In their classic study of a particularly rough football game, Hastdorf and Cantril (1954) showed that fans from each side blamed the other team for behaving more aggressively; this result also held for fans who had not seen the game live but only watched a film of the game. These fans obtained no material benefit from their energetic advocacy but nevertheless made judgments that favored their own teams. The self-serving bias does not require the powerful affiliations associated with sports teams. Thompson (1995) has shown, in a simulated labor dispute, that it takes only a whiff of affiliation with a partisan to create sympathetic leanings. Naturally, this tendency is only strengthened when people feel accountable to the partisan (Lerner & Tetlock, 1999; Tetlock, 1992). Most auditors are likely to have frequent close contact with a client, creating much stronger affiliations. Indeed, it is the cooperation of the client that makes it possible for auditors to do their jobs. Thus, Experiment 3 tests the hypothesis that the closer one’s personal relationship with a particular individual, the more biased one will be in that person’s favor (Hypothesis 4).
EXPERIMENT 1: Role-Conferred Biases Method
Participants were 139 professional auditors employed full-time by one of the Big Four accounting firms in the United States. Their ages ranged from 23 to 55, with a mean of 29 years (SD = 6.2). Fifty-six percent of the participants were male. They had a mean of five years (SD = 5.7) working as an auditor. Nine participants requested, after they had handed in their questionnaires, that their responses be excluded from subsequent data analyses. Participants were given five different auditing vignettes and asked them to come to a judgment regarding the proper auditing in each case. The problems were intentionally chosen to be somewhat difficult accounting problems for which generally accepted accounting principles (GAAP) did not provide an unambiguous solution.
Each of the vignettes depicts a situation in which accounting issues that are not clearly addressed by current rule-based accounting standards. The issues addressed include the recognition of intangible assets on the financial statements (vignette 1), the restructuring of debt with dilutive securities (vignette 2), the recognition vs. deferral of revenues (vignette 3), capitalization vs. expensing of expenditures (vignette 4), and the treatment of research and development costs on the financial statements (vignette 5). Subjects were told that these cases were independent of each other and hypothetical, although are intentionally realistic. It was our goal to design these vignettes such that the issues that are described are more general and do not particularly apply to any one industry, to ensure that auditors specializing in one industry will not have a specific advantage or disadvantage in answering any of the questions.
All participants saw all five vignettes in the same order. The five vignettes are listed in Appendix A. The experiment had a 2 (role: hired by issuer or by outside investor) X 2 (question order: make accounting valuation first vs. evaluate other’s accounting first) between-subjects factorial design. The role manipulation varied whom participants were told they were working for. Half the participants’ materials informed them that they had been hired as the external auditor for the firm in question.
The other half of participants were told that they were working for an outside investor considering investing money in the firm. The question order manipulation varied the order of the questions that followed every vignette. Those in the choice-first condition were first presented with (1) the firm’s unaudited accounting, and were asked whether they would accept it as complying with GAAP; and (2) what the right accounting would be. Those in the valuation-first condition got these two questions in the reverse order. All participants were also asked how confident they were about their judgments.
Results Neither age nor years of auditing experience affected the dependent measures reported below. Therefore, we do not report them in any of the subsequent analyses. We hypothesized that participants would be more likely to come to the conclusion that the accounting behind a firm’s financial reports complied with GAAP if they were working for the firm than if they were not (Hypothesis 1). To test this hypothesis, we conducted a 2 (role: hired by issuer or by outside investor) X 2 (question order: make accounting valuation first vs.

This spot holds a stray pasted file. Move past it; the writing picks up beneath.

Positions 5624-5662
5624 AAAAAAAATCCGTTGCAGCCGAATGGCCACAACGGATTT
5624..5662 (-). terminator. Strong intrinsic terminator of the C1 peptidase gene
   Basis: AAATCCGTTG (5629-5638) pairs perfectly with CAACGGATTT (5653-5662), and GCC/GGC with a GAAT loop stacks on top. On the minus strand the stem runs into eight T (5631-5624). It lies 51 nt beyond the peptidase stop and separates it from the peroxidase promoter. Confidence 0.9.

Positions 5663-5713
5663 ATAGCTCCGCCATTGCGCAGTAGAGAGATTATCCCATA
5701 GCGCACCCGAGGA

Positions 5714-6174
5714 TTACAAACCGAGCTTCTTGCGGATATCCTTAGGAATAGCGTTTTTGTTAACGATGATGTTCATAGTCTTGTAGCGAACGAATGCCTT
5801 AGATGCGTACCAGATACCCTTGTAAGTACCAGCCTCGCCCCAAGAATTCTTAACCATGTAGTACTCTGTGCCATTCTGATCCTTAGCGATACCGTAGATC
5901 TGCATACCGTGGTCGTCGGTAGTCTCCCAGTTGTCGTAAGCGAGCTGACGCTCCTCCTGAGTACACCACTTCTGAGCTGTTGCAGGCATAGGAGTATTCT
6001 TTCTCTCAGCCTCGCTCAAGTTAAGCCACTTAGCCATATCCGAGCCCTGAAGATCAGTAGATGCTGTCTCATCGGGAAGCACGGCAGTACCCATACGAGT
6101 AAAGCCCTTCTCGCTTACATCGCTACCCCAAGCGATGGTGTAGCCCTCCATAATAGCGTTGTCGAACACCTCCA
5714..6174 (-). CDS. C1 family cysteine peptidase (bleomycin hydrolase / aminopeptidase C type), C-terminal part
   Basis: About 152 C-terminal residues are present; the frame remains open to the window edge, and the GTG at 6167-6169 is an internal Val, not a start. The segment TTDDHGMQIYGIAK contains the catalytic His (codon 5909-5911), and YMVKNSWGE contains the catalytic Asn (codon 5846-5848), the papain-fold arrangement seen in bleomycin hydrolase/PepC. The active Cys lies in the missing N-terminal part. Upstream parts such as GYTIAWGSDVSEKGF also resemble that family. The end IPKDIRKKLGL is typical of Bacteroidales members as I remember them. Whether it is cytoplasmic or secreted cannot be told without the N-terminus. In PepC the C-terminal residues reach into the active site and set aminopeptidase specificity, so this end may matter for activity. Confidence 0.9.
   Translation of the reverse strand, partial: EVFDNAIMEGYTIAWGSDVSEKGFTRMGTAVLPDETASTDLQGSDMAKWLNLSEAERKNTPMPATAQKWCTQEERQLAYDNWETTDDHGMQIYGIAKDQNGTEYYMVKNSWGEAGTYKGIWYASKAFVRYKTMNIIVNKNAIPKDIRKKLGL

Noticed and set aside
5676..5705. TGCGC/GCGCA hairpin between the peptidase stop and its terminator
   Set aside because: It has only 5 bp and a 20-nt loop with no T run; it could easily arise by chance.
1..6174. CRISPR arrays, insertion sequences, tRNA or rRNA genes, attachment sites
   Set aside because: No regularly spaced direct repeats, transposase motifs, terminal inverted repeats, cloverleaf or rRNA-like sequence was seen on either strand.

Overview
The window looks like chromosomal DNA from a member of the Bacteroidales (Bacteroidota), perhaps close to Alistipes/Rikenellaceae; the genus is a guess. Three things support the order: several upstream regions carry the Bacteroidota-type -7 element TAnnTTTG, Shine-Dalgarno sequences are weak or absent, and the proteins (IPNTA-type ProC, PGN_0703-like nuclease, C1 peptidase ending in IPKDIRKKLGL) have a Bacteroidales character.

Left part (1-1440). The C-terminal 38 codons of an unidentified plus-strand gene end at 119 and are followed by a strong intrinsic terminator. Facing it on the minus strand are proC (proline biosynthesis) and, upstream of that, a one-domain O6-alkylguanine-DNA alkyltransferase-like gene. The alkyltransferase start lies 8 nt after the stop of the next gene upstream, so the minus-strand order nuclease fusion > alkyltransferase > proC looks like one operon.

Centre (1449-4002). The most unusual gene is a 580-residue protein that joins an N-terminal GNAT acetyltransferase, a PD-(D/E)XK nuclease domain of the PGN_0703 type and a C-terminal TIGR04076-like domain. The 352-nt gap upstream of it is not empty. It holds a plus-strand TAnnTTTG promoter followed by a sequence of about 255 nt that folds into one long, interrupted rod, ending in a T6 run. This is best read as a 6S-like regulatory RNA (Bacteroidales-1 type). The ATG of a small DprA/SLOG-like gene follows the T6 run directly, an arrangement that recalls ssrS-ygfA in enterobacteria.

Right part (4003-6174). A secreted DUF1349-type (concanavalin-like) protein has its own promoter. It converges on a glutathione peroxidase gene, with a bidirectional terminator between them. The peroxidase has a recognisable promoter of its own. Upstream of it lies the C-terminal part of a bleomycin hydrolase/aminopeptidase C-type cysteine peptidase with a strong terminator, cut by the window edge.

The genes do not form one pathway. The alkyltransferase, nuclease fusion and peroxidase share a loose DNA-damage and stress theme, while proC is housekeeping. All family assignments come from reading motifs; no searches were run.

Conflict of Interest 13 evaluate other’s accounting first) MANOVA using the five approval decisions as dependent variables. The results show a significant main effect of role. Consistent with Hypothesis 1, those working as external auditor for a firm were significantly more likely to approve its accounting (M = 29%, SD = 24%) than were those who represented outside investors (M = 22%, SD = 21%), F (5, 107) = 2.9, p < .05. Neither the main effect of question order nor its interaction with role is significant. We also expected, consistent with Hypothesis 1, that in addition to being more willing to endorse the firm’s own accounting, participants would be more likely to come to valuation decisions that were favorable to the target firm when they were considering the problem from the perspective of an outside auditor then when they had taken the perspective of a potential investor. To test this prediction, we first generated standardized scores for each item by computing a zscore of the valuation and reverse-scoring items as appropriate so that higher scores indicated valuations more favorable to the target firm. We then computed an average valuation for each participant and submitted these valuations to a 2 (role: hired by issuer or by outside investor) X 2 (question order: make accounting valuation first vs. evaluate other’s accounting first) ANOVA. The results show a main effect of role: Those playing the role of outside auditor came to more favorable valuations (M = .08, SD = .56) than did those working for a potential investor, (M = -.11, SD = .50), F (1, 134) = 4.07, p < .05. Neither the main effect of question order nor its interaction with role is significant. Discussion The results of Experiment 1 are broadly consistent with research on accountability that shows that people tend to be proactively responsive to those to whom they expect to be accountable. When people are accountable to others with known preferences, then their judgments tend to be consistent with the preferences of those to whom they are accountable (Tetlock, 1983). An auditor who feels accountable to the client is more likely to issue a clean, unqualified audit report than one who feels accountable to an audit partner within his or her own firm (Buchman, Tetlock, & Reed, 1996). However, it is worth noting that the accountability manipulation used in Experiment 1 was weak compared with the standard accountability manipulations in which people are led to believe that they will actually be meeting with a real person to whom they will need to justify their decisions. In Experiment 1, no mention was made of such accountability and participants were not required to justify their opinions. Nevertheless, this weak manipulation had an effect. We speculate that one reason for its effectiveness may be that the participants were familiar with the role of auditor, and so were able to easily put themselves in the role of being employed by, and accountable to, the client firm. One notable feature of the results of Experiment 1 is the low levels of endorsement. Nearly three quarters of the time, participants rejected the accounting proposed in the vignette as not complying with GAAP. This fact stands in contrast to the fact that the vast majority of all audit reports are unqualified. Two facts can explain the low endorsement rates in Experiment 1. First, the proposed accounting we gave participants in each vignette was intentionally designed to be fairly aggressive. Second, participants’ general suspiciousness was heightened because: (1) before they responded to the questionnaire, participants had to sign the consent form which, according to the rules of the institutional review board that approved it, had to include the name of the study: “Auditor independence and bias”; and (2) the participants had all been recently hired away from Arthur Andersen, and several expressed the concern that their ex-employers’ fate would be assumed to reflect badly on them. It is, perhaps, striking that the experiment’s manipulation worked despite participants’ heightened suspiciousness. Experiment 1 leaves a number of important theoretical questions unanswered. What, exactly, is it in the relationship between auditor and client that leads it to have the power to sway auditors’ judgments, given the clear ethical standards of their professions prohibiting such influence? Experiments 2 and 3 test two possible answers to this question: financial incentives and personal relationships. Because these two factors are confounded in actual auditor-client relationships, the experiments are conducted with participants who are not professional auditors. However, due to the fact that these non-auditor participants were unfamiliar with GAAP and so could not judge compliance with it, we created a slightly different experimental paradigm. EXPERIMENT 2: The Role of Financial Incentives Method Participants. One hundred twelve individuals participated for pay. Participants were recruited with advertisements in local newspapers and with flyers posted on the campuses of Carnegie Mellon University and the University of Pittsburgh. Forty-nine percent of the participants were male. They ranged in age from 20 to 41, with an average age of 24 years (SD = 5.18 years). Procedure. Participants were run in groups of four. They were assigned to one of four roles: the buyer, the buyer’s auditor, the seller, or the seller’s auditor. Principals (the buyer and the seller) were seated next to their auditors. All four participants received the same packet of information about the target firm, named E-Settle (see Appendix B). After reading through these materials, the principals made public reports on the value of the firm. The auditors then reviewed these reports and offered either an unqualified endorsement of the principal’s assessment or offered their own assessments that could include suggestions for revision. In addition, all auditors were asked to specify both the most they thought the buyer should consider paying and the least they thought the seller should consider accepting. Both the principals’ and the auditors’ public reports were viewed by both principals. Armed with their own estimates and those of their auditors, principals then negotiated the purchase of the firm. The principals were paid based on their negotiated outcomes. In addition to the auditors’ public reports, which went to both principals, the auditors each completed a private report that went only to the experimenter. This private report instructed auditors to report their true belief in the value of the target firm, and told them, “Your goal is for this assessment to be as impartial as you can make it.” Participants were told that their estimates of the firm’s value would be compared with the opinions of nonpartisan experts. The panel of experts consisted of eight professors of accounting and finance at Carnegie Mellon University’s Graduate School of Industrial Administration. The experts had assessed the value of the firm at $14 million. If a participant’s valuation were within $3 million of the experts’, he or she would receive an additional $3 payment. Participants were then asked to express how confident they were in the accuracy of their private appraisals. They were given the opportunity to bet on their private appraisals. If they chose to take the bet, they stood to win more money ($6 instead of $3, but their appraisals had to be more accurate (within $1.5 million instead of $3 million). Finally, participants answered questions designed to assess the degree to which they believed their own appraisals of the target firm (E-Settle) may have been biased by the roles they played: Conflict of Interest 17 1) To what extent do you believe your private appraisal of the value of E-Settle was biased by your role? The response scale ran from 0 (no bias whatsoever) to 10 (powerfully biased). 2) To what extent do you think your role interfered with your ability to give an impartial estimate of E-Settle’s value in your private assessment? The response scale ran from 1 (it did not influence me at all) to 7 (I found it impossible to make an impartial assessment). 3) How do you believe your role influenced your estimate of E-Settle’s value in your private appraisal? The response scale ran from -$3,000,000 (It led me to make an appraisal that was at least $3 million below what it would otherwise have been) to +$3,000,000 (It led me to make an appraisal that was at least $3 million above what it would otherwise have been). Design. The experiment’s manipulation of incentive structures included three conditions: Fixed fee, Pay for performance, and Future business. In the fixed fee condition, auditors were paid a fixed $9 fee regardless of their reports and regardless of the principal’s outcomes. In the pay for performance condition, auditors received a $3 base payment plus the same contingent payments as their principals: $.50 per $1 million in sale price either above $0 (for the seller) or below $30 million (for the buyer). This manipulation was designed to mirror a practice that the SEC has made illegal in which auditors have a direct financial stake in the success of a client firm. In the future business condition, auditors received a $3 base payment; after the negotiation was complete, principals could choose to award future business to the auditor, worth anywhere from $0 to $10. The decision of how much business to give to the auditor did not influence the principal’s own earnings. This manipulation was designed to mirror the incentives present for auditors who would like to continue offering profitable services to a client who has the choice of hiring them or some other firm. Results Public reports. After reading about the target firm, principals provided estimates of its value. A 2 (role: buyer vs. seller) X 3 (pay: fixed, pay for performance, future business) ANOVA revealed a main effect for role. Sellers estimated the value of the firm to be higher (M = $21.5 MM, SD = $8.5 MM) than did buyers (M = $12.3 MM, SD = $12.3 MM), F(1, 49) = 18.94, p < .001. After having seen this report, auditors had the option of either unconditionally endorsing the principal’s report or suggesting changes. A logistic regression reveals that neither role nor the extremity of the principal’s valuation influenced the frequency of endorsement. However, pay condition was a significant predictor of the tendency to endorse, B = -.75, p < .05. Auditors in the fixed payment and pay for performance conditions were about equally likely to issue unconditional endorsements (50 percent and 47 percent respectively). However, auditors in the future business condition were less likely to issue an unconditional endorsement (17 percent) and instead tended to offer suggestions for revision (see Table 1), χ2(2) = 4.89, p < .05. In professional auditing, issuing a conditional endorsement of a client’s financial statements suggests that the auditor believes there are problems. However, participants in the present experiment were not constrained in this way. In their reports, about 12 percent of auditors suggested that their principals had been too extreme in their valuation of the company, and advised moderation (lower prices recommended to sellers and higher prices to buyers).